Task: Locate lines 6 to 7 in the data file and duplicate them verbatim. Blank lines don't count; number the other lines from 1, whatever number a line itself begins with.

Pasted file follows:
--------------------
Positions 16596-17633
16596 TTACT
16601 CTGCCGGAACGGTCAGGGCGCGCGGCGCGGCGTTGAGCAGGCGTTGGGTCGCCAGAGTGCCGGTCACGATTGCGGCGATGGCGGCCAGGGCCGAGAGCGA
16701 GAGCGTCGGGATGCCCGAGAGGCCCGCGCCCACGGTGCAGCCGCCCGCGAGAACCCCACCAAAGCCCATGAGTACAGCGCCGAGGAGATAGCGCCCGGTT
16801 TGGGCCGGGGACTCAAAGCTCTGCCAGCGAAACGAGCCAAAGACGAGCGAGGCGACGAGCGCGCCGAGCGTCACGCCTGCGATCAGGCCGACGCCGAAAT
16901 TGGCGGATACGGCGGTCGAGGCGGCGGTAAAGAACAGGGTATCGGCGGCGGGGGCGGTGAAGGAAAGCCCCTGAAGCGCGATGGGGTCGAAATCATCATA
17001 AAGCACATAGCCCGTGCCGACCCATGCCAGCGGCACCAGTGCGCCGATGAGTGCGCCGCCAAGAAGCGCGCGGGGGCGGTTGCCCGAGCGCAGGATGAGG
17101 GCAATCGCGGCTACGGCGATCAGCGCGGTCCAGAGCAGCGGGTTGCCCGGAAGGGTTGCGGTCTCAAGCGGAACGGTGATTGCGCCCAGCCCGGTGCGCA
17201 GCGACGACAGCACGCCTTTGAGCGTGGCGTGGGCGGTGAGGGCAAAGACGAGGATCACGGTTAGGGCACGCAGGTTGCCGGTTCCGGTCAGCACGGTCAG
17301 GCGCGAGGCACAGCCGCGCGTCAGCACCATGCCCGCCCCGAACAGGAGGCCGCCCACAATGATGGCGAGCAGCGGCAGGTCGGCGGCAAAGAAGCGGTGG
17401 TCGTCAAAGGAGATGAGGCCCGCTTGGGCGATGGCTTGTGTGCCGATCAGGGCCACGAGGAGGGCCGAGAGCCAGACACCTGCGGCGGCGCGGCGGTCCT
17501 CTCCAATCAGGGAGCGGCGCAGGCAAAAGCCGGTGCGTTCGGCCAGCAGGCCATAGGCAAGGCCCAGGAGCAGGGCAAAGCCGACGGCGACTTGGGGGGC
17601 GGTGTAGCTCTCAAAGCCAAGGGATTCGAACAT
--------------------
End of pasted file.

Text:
16901 TGGCGGATACGGCGGTCGAGGCGGCGGTAAAGAACAGGGTATCGGCGGCGGGGGCGGTGAAGGAAAGCCCCTGAAGCGCGATGGGGTCGAAATCATCATA
17001 AAGCACATAGCCCGTGCCGACCCATGCCAGCGGCACCAGTGCGCCGATGAGTGCGCCGCCAAGAAGCGCGCGGGGGCGGTTGCCCGAGCGCAGGATGAGG